Please welcome her aboard with a note at

A note to current Ad Agency clients of GonzoMedia, we won’t be pitching any of your accounts!


The New York Times has a lead story today regarding the ever present problem of the outrageous cost of sports programming on cable and how all of us have to pay for it.

I guess you see where my head is on this one. Nobody helps me pay for HBO or Showtime, why should I have to pay for something I never watch?

The dilemma, it is argued, is that if the cable systems charged back the entire cost to only those who watch, very few could afford to watch sports and we all know that already, attending sports events has gotten totally out of the reach of Joe Six-Pack and his family.

The fact that Time Warner just paid the LA Dodgers 7 billion–that’s right 7 BILLION-for the right to carry their games and that every subscriber in Los Angeles will have $4 to $5 added to their bill each month, just makes it more and more frustrating for those of us who already pay through the nose for premium channels.

Plus, some of the systems are planning to drop, “a few of their less popular”, channels in order to help pay for this. Great! Now we are approaching a cable landscape where only the big guys get to play and all of us have to pay.

Sound familiar??…….Bankers, Wall Street, AIG…….

It’s time that the industry treats the sports channels exactly like they do the premiums-you want ESPN? You pay extra for it. These guys are not even footing most of the bill for the broadcast, the sponsors are.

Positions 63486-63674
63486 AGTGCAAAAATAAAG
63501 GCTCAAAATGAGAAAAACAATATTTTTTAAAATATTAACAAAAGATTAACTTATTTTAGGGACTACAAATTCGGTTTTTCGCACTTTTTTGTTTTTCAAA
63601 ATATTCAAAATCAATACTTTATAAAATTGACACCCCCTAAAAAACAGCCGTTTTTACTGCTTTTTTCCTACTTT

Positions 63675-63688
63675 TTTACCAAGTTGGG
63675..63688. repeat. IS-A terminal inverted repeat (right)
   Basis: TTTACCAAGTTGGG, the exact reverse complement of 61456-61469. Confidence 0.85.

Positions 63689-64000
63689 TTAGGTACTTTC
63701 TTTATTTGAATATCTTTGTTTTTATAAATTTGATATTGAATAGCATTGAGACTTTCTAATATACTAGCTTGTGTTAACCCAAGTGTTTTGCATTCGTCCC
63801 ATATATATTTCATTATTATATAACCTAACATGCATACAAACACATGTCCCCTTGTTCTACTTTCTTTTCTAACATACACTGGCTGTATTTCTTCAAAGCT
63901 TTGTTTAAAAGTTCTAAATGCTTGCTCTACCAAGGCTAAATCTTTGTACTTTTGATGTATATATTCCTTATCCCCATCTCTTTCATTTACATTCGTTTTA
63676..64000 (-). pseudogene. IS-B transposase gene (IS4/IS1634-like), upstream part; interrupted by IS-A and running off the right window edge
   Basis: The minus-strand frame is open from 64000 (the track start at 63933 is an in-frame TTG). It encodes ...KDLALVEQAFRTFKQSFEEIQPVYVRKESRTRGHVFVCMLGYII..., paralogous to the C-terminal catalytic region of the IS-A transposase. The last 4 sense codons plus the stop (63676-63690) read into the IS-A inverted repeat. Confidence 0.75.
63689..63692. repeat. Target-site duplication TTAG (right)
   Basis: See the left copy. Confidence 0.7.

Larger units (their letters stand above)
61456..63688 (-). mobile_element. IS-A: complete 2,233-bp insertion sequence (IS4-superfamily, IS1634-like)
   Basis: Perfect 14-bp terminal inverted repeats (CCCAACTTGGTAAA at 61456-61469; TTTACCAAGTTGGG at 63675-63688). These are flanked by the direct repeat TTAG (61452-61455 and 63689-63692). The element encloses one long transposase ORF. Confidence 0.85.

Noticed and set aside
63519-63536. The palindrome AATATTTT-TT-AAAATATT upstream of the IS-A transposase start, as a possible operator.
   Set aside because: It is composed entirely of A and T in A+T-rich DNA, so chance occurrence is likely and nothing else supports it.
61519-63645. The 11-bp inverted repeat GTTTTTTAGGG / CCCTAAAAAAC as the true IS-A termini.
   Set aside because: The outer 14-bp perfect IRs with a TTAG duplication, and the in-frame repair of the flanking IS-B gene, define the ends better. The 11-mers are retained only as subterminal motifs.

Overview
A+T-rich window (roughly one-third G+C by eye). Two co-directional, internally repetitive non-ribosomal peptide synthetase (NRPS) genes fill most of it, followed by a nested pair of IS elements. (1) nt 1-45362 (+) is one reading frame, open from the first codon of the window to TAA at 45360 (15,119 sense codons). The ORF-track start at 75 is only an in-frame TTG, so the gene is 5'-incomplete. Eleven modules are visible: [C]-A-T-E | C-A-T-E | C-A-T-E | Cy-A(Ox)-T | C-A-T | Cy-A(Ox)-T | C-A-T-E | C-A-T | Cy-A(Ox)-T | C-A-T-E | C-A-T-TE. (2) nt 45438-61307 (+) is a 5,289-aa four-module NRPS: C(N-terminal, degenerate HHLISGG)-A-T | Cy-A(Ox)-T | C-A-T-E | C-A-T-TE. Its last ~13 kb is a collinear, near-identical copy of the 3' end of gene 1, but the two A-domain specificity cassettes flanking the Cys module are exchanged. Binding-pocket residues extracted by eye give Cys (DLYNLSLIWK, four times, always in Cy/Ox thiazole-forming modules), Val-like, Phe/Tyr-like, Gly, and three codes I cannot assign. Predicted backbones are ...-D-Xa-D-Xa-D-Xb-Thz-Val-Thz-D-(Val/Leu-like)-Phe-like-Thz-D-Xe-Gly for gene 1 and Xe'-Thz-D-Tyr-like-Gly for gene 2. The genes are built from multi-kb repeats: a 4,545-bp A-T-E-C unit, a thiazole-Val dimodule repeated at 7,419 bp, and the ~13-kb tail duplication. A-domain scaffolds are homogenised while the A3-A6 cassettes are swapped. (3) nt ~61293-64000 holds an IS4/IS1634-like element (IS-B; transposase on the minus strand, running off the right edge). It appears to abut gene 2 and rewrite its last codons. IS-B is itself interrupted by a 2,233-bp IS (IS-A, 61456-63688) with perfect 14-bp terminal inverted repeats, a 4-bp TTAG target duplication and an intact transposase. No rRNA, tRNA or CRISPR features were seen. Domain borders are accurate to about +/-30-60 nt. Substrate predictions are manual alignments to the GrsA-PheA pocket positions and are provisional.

Hello Stupor Bowl….


In the November 1 issue of CIO Magazine there is an article on what the new retail model is and where is it going.

It’s called “Omnichannel Retailing” (put it in your computer’s dictionary, you will be seeing more of it and using it quite a bit in the near future).

The beginnings of this seem to have begun as a way to stop what is called “Scan & Scram,” the practice of scanning a product at the brick and mortar location and then going home and buying it on line at another retailer or at least for the lower, on-line price.

This new process goes way beyond the concept of checking it out on-line and then buying on the net or going to the store.  It combines search, pricing, availability checking, pickup, return and paying before you get there or even adding items on your smart phone as you shop so that at the end of the trip to the grocery store you simply walk out with an electronic receipt and  the items in your bag – no more lines to stand in!